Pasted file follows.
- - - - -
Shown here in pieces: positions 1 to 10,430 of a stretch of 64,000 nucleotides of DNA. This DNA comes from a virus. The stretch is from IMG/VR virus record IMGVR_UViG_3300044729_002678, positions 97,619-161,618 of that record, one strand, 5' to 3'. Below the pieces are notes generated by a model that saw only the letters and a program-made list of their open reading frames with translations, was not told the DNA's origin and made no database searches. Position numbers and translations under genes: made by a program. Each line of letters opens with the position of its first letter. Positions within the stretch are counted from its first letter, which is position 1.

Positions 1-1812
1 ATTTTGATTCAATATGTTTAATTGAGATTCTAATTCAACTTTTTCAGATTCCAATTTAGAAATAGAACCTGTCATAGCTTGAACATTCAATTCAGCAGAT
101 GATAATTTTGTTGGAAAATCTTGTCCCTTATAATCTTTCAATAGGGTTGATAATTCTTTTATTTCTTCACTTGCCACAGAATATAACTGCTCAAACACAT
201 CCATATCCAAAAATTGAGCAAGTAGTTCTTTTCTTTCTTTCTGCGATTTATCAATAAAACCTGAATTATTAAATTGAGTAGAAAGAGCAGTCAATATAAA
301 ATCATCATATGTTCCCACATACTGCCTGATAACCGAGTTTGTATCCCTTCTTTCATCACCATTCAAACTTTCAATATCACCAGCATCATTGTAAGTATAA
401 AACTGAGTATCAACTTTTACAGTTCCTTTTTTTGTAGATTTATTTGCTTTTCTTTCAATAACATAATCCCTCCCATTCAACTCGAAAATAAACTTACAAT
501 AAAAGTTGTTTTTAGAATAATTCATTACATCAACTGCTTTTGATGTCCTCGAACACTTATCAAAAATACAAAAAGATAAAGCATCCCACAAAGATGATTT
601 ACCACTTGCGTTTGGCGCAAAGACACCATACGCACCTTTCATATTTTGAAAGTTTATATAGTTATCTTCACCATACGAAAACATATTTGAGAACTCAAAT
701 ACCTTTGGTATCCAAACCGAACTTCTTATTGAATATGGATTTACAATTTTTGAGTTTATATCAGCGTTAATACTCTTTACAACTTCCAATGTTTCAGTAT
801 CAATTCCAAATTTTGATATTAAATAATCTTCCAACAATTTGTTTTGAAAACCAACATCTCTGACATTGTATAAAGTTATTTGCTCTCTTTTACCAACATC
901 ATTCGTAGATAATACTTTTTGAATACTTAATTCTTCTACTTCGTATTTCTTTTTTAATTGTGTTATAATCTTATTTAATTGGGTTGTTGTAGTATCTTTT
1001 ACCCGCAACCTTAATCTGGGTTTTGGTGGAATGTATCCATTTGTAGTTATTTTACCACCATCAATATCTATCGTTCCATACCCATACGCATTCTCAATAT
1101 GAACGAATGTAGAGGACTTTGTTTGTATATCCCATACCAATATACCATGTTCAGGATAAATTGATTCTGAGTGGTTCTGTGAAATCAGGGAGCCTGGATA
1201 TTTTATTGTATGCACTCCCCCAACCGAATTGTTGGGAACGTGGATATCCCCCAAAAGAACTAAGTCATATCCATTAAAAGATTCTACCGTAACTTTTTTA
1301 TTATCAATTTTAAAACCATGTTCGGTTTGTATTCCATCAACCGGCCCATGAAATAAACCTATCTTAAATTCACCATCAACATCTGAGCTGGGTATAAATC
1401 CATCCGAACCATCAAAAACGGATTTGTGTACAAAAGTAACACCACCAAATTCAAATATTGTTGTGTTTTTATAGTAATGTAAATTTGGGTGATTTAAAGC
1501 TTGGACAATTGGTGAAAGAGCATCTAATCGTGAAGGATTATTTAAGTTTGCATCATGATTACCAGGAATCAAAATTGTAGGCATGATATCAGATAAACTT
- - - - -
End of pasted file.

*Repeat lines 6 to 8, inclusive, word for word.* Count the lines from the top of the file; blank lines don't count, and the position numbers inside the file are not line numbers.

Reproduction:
301 ATCATCATATGTTCCCACATACTGCCTGATAACCGAGTTTGTATCCCTTCTTTCATCACCATTCAAACTTTCAATATCACCAGCATCATTGTAAGTATAA
401 AACTGAGTATCAACTTTTACAGTTCCTTTTTTTGTAGATTTATTTGCTTTTCTTTCAATAACATAATCCCTCCCATTCAACTCGAAAATAAACTTACAAT
501 AAAAGTTGTTTTTAGAATAATTCATTACATCAACTGCTTTTGATGTCCTCGAACACTTATCAAAAATACAAAAAGATAAAGCATCCCACAAAGATGATTT